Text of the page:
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All comments by Bud Hinckley
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If I was using screens, partner opened 1, not a strong 2 red vs. white with the auction given, my RHO doubled 6, and I'm holding the club ace, what is the chance that partner is going to make 6 (or even hold it to down 1) compared to the chance that partner forgot that 2 showed diamonds? I think calling a pass of 6 doubled a logical alternative might be a bit of a stretch.
Dec. 6, 2012
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Nice job, Yuan! I admit I was surprised you were eligible for that event considering some discussions we had. Being in South Bend not far from Chicago, perhaps we might arrange a game some time in the future!
Nov. 27, 2012
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I never had a phone with me. Although I suspect there were plenty that had a cell phone, but that was turned off to ensure there was no chance of it making any noise, and that it was carried solely for convenience immediately following a session.

I assume that the new policy will emphasize that the allowance is only to have a turned off phone in your pocket for convenience FOLLOWING a session, and that you aren't to ever be seen with a cellphone outside your pocket/purse.
Nov. 27, 2012
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I didn't think that was the case. But with my teammates playing East-West two sections away from me, I'm not sure what their movement was compared to the boards.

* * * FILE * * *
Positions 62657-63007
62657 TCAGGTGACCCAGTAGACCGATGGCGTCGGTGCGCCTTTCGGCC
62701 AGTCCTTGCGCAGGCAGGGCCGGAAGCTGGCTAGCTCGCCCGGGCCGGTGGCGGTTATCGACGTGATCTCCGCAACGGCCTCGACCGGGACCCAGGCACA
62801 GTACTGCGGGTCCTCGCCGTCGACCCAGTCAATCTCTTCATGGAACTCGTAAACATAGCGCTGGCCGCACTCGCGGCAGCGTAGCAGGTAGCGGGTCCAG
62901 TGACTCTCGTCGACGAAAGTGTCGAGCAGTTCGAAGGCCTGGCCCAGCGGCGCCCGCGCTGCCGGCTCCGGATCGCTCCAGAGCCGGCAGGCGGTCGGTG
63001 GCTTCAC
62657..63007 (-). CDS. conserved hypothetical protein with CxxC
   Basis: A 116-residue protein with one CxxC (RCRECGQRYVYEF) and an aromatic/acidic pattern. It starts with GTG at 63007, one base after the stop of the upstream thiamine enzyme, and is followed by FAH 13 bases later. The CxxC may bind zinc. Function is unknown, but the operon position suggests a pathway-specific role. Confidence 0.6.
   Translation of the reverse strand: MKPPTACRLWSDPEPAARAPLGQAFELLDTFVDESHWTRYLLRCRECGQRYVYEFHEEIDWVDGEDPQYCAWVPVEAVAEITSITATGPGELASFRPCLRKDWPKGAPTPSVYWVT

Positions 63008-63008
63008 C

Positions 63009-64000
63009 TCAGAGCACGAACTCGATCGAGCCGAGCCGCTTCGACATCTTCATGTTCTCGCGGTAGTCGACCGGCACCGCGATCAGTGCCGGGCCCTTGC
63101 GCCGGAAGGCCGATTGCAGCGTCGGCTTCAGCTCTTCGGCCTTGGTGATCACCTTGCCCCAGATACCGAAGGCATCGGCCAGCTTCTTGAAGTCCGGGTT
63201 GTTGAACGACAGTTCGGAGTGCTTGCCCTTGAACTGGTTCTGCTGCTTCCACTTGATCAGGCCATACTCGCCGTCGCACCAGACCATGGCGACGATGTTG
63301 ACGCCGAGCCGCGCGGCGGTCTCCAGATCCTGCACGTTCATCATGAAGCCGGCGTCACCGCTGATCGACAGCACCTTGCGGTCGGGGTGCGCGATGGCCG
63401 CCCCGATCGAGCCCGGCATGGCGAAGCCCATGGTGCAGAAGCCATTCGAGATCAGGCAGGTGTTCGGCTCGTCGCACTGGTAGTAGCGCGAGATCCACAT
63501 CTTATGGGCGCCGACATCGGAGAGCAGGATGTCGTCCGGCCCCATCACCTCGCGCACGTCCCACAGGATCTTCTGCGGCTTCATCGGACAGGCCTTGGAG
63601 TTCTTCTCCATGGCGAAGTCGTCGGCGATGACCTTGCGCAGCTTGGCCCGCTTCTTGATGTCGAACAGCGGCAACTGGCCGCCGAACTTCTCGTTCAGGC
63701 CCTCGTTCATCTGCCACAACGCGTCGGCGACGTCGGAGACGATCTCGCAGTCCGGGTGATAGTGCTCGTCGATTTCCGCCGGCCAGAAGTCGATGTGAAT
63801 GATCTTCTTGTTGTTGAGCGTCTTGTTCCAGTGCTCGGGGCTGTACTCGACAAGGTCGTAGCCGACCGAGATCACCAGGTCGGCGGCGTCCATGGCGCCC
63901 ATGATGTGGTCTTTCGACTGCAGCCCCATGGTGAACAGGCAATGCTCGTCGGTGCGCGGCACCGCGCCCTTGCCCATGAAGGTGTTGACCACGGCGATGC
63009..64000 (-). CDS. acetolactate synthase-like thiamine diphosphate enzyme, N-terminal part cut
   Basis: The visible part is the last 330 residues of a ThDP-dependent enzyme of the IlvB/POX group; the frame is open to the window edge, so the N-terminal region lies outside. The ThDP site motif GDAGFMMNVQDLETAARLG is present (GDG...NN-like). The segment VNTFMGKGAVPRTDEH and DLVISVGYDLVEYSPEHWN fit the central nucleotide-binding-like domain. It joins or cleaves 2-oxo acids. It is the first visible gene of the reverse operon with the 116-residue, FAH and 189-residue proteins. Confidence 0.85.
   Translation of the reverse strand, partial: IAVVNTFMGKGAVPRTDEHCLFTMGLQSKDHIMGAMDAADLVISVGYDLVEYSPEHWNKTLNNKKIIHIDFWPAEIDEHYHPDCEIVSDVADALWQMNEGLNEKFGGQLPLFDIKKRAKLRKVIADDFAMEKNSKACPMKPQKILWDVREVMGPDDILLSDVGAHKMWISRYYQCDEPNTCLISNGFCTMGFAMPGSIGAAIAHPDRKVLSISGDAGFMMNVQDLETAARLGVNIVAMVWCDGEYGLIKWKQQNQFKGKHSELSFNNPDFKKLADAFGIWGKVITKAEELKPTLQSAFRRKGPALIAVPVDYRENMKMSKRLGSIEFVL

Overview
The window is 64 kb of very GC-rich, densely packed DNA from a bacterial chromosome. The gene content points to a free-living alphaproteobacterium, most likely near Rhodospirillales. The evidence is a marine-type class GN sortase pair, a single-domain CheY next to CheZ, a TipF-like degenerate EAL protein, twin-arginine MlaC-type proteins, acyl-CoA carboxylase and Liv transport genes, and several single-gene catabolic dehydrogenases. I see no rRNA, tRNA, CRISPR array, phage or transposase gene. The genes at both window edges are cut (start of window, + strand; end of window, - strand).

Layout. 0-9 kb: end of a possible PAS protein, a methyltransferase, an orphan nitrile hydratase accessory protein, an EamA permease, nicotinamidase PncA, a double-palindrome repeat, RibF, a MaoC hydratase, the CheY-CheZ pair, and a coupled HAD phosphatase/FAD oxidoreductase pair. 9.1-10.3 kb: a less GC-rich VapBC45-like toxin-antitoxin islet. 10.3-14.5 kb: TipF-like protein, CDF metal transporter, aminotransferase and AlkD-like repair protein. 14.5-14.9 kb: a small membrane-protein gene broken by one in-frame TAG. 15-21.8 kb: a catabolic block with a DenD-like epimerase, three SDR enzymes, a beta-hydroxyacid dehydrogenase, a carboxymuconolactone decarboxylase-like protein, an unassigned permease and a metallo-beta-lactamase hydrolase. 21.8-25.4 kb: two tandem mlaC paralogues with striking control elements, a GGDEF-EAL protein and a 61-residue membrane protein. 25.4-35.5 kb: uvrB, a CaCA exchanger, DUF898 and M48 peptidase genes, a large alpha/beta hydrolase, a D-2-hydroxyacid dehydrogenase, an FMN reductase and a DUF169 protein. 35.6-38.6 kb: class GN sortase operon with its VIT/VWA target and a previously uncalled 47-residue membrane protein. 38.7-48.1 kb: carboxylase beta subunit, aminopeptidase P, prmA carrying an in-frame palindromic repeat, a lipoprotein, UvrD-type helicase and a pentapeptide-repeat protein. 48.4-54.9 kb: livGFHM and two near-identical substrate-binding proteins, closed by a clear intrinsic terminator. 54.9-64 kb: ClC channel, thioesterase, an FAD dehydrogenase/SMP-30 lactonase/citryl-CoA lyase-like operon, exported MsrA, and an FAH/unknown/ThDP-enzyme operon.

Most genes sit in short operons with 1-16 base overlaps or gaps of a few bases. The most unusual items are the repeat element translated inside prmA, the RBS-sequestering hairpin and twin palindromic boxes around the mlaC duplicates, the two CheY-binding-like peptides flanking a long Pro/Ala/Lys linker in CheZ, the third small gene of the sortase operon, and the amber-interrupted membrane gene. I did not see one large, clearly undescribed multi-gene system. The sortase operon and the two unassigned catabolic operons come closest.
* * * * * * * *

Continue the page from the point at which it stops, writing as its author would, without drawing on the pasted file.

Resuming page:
Nov. 26, 2012
Bud Hinckley edited this comment Nov. 26, 2012
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How do I do a detailed analysis of a group of PBN files?

I would like to take a group of PBN files (for example, one month of them used at my local club), and do a detailed (not just balanced hand, 7+ card suits, number of singletons/doubletons) analysis of all the hands.

What is the best method (and software) to use to accomplish this?

And if needed, how do you most easily combine a few dozen PBN files into a single large PBN file?

Nov. 11, 2012
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Some interesting statistics from Richard Pavlicek's excellent website and the ACBL Encyclopedia of Bridge:

Distributional Percentages for a Single Bridge Hand

Balanced (4333, 4432, or 5332) 47.604%
1 singleton 29.558%
At least 1 singleton 30.791%
1 void 5.097%
At least 1 void 5.107%
At least 1 singleton or void 35.661%
7+ card suit 4.032%
Nov. 9, 2012
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In very simplistic terms, “Big Deal” written by Hans Van Staveren a dozen years ago uses a SINGLE random number between 1 and 53,644,737,765,488,792,839,237,440,000 (the number of ways four bridge hands can be dealt). Each possible random number in that range is associated to an exact distribution of the 52 cards in the four hands, thereby constituting the hands for one board.

53,644,737,765,488,792,839,237,440,000 is the 24 character hexadecimal number

AD55E315634DDA658BF49200

or the 96 bit binary number

101011010101010111100011000101010110001101001101110110100110010110001011111101001001001000000000

which is why you need at least 96 bits if a single random number is to represent a bridge hand with all possible bridge hands being possibly chosen.

The key is to make that random number truly “random”.

Other dealing programs will possibly use thousands of random numbers to “shuffle” the cards in some way many times before “dealing” them, or a random number can be assigned to every card and then the cards placed in random order to constitute their “shuffle”, or a card can be randomly chosen to be dealt to a specific hand and that is repeated for each hand in order until the “deck” is exhausted.